Jan 15, 2021 Message to Members
“For in peace, our hearts will sing…”
My first job was flipping burgers at Burger King. Actually, there was no flipping; flame-grilled, don’t you know. It was late summer, and I was sixteen. It felt a little special because I was on the initial crew of BC’s second Burger King location, and I would have to travel all the way to Burger King Number 1 in Surrey for training. Less than a month later, I was offered a different job. I deliberated for about five seconds before accepting my dream job at the local record store.
I started working for the record store in late summer and as I started grade eleven, I worked as many as three nights a week. One of my favourite duties was unpacking new releases. It was even better when the new release came with a demo copy that I could play in the store. In September of 1980, a new Stevie Wonder album arrived: Hotter Than July.
One of the things I loved about unpacking the new releases and the demos was the liner notes. For the younger members of our audience, liner notes are the paper sleeves into which you slip the vinyl record before storing both together inside the cardboard album cover. Liner notes were often a rich collection of pictures and notes from the artists. They could give fans a window into the hearts, minds, and lives of cultural rock stars! I pored over all of the liner notes, soaking up everything I could learn about each songwriter and band. Thanks to Stevland Morris, I was able to better grasp the significance of January 15th.
At sixteen, I knew something of Martin Luther King Jr., but I did not know much. One side of the liner notes for Stevie Wonder’s album spoke to the powerful influence of this man. “He showed us, non-violently, a better way of life, a way of mutual respect…”. I learned of the campaign to adopt Martin Luther King’s birthday as a national holiday in the United States, in honour of his supreme sacrifice. The other side of the liner notes presented disturbing images of injustice which could have been captured any time in this past year. And the record included a track, a song in celebration of Martin Luther King and his legacy: Happy Birthday.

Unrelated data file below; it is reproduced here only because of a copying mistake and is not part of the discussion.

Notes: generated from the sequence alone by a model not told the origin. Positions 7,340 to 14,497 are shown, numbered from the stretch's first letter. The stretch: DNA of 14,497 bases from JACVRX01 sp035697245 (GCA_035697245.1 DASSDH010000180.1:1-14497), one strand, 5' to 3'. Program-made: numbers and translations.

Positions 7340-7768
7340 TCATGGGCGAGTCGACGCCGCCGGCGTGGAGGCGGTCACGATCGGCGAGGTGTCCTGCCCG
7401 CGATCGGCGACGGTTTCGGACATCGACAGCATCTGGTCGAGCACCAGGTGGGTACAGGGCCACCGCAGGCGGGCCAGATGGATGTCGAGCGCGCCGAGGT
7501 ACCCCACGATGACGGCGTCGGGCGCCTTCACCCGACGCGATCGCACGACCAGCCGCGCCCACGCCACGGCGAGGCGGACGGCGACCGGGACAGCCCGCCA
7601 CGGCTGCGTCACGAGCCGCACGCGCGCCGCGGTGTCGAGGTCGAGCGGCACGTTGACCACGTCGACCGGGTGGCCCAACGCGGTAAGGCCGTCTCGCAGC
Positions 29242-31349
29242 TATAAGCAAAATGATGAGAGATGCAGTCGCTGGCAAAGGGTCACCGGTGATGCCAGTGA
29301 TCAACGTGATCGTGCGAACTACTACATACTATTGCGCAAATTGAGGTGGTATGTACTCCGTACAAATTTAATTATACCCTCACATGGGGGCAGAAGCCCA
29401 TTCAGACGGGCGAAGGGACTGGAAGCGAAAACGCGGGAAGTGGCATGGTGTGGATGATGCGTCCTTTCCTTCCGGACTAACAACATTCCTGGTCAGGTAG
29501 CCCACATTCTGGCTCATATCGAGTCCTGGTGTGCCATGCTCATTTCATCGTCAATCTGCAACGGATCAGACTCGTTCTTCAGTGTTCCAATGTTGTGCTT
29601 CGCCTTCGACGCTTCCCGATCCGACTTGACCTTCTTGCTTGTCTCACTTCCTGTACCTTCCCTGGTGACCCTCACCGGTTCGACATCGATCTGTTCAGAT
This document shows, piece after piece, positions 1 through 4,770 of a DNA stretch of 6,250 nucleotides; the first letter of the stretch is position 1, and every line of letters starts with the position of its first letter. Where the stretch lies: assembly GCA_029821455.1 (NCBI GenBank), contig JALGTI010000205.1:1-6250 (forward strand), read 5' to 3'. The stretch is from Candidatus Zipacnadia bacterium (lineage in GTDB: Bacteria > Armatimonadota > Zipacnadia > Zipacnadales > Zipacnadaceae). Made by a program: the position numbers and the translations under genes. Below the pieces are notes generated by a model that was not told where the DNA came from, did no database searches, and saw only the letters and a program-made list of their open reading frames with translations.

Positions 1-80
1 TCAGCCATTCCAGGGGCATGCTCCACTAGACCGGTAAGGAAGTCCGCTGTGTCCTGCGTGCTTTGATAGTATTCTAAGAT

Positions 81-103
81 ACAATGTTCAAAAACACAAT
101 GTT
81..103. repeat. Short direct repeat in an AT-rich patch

With all due respect to the educators in my life who may have introduced me to truths about the history of racism in Canada and the world, it is Stevie Wonder’s liner notes that remain with me. I recognize now that my early education was incomplete.
Why did I not learn that in 1759, when the British conquered New France, this included approximately 3,600 enslaved people, both African and Indigenous?
Why did I not learn that in 1777 a number of enslaved people escaped from British North America to the state of Vermont, which had abolished slavery that same year?
Why did I not learn that in 1793, Upper Canada passed the Anti-slavery Act which laid the tracks for the Underground Railway (which I did learn about)?
Why did I not learn about the 1907 article published in the national magazine Saturday Night? It reported to Canadians that Indigenous children in residential schools were “dying like flies… Even war seldom shows as large a percentage of fatalities as does the education system we have imposed…”.
Why did I not learn that in 1910, Deputy Superintendent General of Indian Affairs Duncan Campbell Scott wrote “It is readily acknowledged… [Indigenous children in residential schools] die at a much higher rate than in their villages. But this alone does not justify a change in the policy of this Department.”
I probably did not learn these lessons for the same reason I did not learn that Japanese Canadians were interred very near my home in the Kootenays. And this is the same reason many of my own students did not learn any of this history from me either: the truth was not told.
In 1986, the United States of America officially observed the first national celebration of Martin Luther King’s birthday on January 15th. This year, on this significant date, the Anti-Racism Coalition (ARC) of Vancouver invites everyone to participate in an important step to raise greater awareness of the struggle for civil rights, with a call for students and educators across BC to wear black shirts to commemorate the ongoing struggle for civil and human rights fought by Black and racialized Canadians.
All journeys begin with first steps, and we must each be responsible for taking these steps and educating ourselves about racism and anti-racism. I am grateful for Stevie Wonder’s liner notes and the many voices like his who have shared their lessons with me in different ways over the years. I will now more deliberately and mindfully educate myself, seek the voices in BC and Canada, learn their songs, and teach their truths.